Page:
Mudcat Café message #3777710 The Mudcat Café TM
Thread #159372   Message #3777710
Posted By: keberoxu
09-Mar-16 - 04:52 PM
Thread Name: 'All the dear Spinning Eileens' (Irish harpists)
Subject: RE: 'All the dear Spinning Eileens'
The 7 March post quoting "Travels with my Harp" by Mary O'Hara, names the Sion Hill superior, Mother Jordan, and harp-maker Malachy McFall of Belfast. Oona Linnett's thesis "The Irish Harp" (quoted post 6 March) includes a reproduction of a public advertisement dated 1904, by one James McFall in Belfast, which declares:
"In use in all the leading Convents throughout the world." Which supports the repeated assertion that, turning from 19th century to 20th, harps in Ireland were limited to the parlors, drawing rooms, salons, and convents, where it was expected that women, not men, would play them.

Page 50 in "The Irish Harp" brings up Comhaltas Ceoltóoirí Éireann in the 1950's when it was founded. Séamus MacMathuma, interviewed by Linnett for her thesis, confesses:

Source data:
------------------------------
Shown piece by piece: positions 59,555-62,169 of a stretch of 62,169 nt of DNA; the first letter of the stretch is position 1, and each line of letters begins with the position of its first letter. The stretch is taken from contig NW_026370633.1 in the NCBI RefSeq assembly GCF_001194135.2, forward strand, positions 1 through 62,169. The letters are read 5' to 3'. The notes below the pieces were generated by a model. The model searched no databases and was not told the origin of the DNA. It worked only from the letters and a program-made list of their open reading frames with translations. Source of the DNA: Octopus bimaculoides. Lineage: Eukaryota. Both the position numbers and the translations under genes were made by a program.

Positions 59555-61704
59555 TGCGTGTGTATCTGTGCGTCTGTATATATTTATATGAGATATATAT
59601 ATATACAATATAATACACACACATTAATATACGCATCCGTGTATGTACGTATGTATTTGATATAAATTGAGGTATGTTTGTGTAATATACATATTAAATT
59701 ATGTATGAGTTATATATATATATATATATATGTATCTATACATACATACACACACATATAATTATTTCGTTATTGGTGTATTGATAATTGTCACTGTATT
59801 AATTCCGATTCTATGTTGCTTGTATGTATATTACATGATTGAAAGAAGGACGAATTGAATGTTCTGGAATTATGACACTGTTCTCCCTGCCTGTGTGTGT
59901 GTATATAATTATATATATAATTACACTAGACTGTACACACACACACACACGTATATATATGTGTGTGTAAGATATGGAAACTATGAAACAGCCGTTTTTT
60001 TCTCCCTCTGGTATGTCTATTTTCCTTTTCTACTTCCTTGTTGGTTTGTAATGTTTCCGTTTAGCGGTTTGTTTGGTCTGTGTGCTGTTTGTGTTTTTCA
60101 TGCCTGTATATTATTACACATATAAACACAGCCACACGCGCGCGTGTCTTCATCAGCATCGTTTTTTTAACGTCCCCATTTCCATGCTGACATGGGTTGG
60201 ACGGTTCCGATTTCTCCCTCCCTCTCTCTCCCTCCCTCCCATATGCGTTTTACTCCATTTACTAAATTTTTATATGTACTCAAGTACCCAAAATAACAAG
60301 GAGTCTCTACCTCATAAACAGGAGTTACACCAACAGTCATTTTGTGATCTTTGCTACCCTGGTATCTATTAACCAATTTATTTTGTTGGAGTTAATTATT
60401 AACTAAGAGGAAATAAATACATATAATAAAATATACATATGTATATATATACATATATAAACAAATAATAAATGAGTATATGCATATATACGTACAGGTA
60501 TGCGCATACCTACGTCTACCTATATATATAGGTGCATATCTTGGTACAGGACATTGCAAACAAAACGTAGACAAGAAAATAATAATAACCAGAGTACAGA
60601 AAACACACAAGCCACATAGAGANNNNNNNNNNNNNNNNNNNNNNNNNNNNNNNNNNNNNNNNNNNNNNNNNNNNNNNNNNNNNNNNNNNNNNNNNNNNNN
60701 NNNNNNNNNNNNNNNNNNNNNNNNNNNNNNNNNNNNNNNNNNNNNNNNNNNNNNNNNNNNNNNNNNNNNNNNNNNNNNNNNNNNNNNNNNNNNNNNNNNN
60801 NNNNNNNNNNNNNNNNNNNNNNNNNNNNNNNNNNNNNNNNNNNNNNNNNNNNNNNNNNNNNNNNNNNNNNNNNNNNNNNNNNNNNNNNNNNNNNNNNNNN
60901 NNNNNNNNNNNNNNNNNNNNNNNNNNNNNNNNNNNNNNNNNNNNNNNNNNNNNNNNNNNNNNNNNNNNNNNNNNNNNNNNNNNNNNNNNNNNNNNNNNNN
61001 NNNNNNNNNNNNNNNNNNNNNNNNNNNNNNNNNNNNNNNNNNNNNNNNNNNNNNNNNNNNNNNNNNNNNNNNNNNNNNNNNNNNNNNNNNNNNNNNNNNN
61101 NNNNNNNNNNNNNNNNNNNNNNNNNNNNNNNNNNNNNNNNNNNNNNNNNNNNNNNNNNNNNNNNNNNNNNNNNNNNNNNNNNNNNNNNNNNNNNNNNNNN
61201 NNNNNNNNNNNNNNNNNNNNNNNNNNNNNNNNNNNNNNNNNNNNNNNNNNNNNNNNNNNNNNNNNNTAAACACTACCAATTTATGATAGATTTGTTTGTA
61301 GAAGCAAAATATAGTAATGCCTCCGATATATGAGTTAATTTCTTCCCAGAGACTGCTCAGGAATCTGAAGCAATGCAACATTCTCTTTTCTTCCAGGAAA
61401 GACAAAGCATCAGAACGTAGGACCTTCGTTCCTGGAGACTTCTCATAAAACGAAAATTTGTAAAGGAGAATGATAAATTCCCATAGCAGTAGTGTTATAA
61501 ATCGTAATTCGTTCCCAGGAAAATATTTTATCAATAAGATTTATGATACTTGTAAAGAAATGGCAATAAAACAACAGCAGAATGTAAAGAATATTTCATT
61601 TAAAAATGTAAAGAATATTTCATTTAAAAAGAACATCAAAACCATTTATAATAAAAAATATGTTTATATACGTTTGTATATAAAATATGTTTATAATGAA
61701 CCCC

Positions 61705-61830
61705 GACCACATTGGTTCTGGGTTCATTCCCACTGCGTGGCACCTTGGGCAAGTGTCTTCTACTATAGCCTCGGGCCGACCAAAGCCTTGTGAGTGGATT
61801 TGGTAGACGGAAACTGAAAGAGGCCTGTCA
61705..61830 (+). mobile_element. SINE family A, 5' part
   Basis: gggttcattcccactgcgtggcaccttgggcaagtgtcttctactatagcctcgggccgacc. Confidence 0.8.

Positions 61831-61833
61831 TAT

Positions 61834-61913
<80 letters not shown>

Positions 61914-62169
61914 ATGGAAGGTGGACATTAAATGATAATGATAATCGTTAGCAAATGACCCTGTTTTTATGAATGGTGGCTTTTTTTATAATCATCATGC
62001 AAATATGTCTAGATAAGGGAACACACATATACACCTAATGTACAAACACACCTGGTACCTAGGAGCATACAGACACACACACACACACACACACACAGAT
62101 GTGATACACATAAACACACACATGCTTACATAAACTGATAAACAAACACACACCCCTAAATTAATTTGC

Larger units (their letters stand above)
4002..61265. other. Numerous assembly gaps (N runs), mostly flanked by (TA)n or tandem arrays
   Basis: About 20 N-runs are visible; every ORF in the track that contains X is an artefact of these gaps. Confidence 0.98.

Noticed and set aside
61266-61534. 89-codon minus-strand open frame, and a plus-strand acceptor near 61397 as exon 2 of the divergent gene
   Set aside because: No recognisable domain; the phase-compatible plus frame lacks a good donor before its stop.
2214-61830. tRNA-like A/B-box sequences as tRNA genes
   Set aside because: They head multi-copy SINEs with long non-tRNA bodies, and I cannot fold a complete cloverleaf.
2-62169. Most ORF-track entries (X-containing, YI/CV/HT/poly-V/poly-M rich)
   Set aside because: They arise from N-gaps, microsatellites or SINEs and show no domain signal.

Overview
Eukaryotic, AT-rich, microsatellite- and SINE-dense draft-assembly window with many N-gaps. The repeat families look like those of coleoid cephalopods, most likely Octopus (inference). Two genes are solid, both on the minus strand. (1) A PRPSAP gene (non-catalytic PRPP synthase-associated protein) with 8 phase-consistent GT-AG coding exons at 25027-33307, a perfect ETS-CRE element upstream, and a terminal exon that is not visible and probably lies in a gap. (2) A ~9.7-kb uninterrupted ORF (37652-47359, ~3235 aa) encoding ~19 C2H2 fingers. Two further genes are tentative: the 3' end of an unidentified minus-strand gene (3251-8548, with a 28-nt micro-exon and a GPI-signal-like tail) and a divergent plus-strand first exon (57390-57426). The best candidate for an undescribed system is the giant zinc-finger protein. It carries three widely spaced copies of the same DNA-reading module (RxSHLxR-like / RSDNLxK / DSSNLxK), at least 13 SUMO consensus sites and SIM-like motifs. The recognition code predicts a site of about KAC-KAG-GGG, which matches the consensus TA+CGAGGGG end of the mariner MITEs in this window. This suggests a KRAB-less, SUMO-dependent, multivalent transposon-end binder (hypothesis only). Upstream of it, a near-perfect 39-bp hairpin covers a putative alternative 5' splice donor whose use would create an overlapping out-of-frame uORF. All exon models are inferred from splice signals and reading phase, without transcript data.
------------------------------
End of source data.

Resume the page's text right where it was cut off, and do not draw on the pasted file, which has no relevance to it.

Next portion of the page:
"I suppose we would generally be perceived as being conservative....The [Irish] harp was looked at as a bit of a sacred cow in the early years [of Comhaltas]. It was something that you paid lip-service to....Probably with Comhaltas it got off to a bad start."
And, on page 102, Mac Mathuma recalls how it was twenty years later, with the breakthrough of a younger generation of musicians.
"I can remember, because I had known Máire Ní Chathasaigh as a young girl, and she was doing wonderful things. I remember the first year the harp was included in the Scoil Éigse [1976]. We would normally have recitals at some stage. There wasn't an expectant hush for the harp, because people hadn't heard Máire playing. But mind you, once she started! Within that week, a whole lot of young people changed their attitude to the harpers....a whole lot of people just accepted it straight away. There were things happening on the harp!"

To reinforce how differently the Irish harp was perceived in the 1950's, another quote from page 50 of the thesis, this time from Aibhlín McCrann, at Cáirde Na Cruite:
"Comhaltas did the harp no favors in the 1950s, because they just totally ignored it, and kind of neatly put it into a little box and said: 'Ah, you're fine for cabaret and the American circuit: "the Colleen behind the harp". '   [Their attitude] was understandable in some ways, because what they were hearing wasn't their perception of what Irish [traditional] music should be."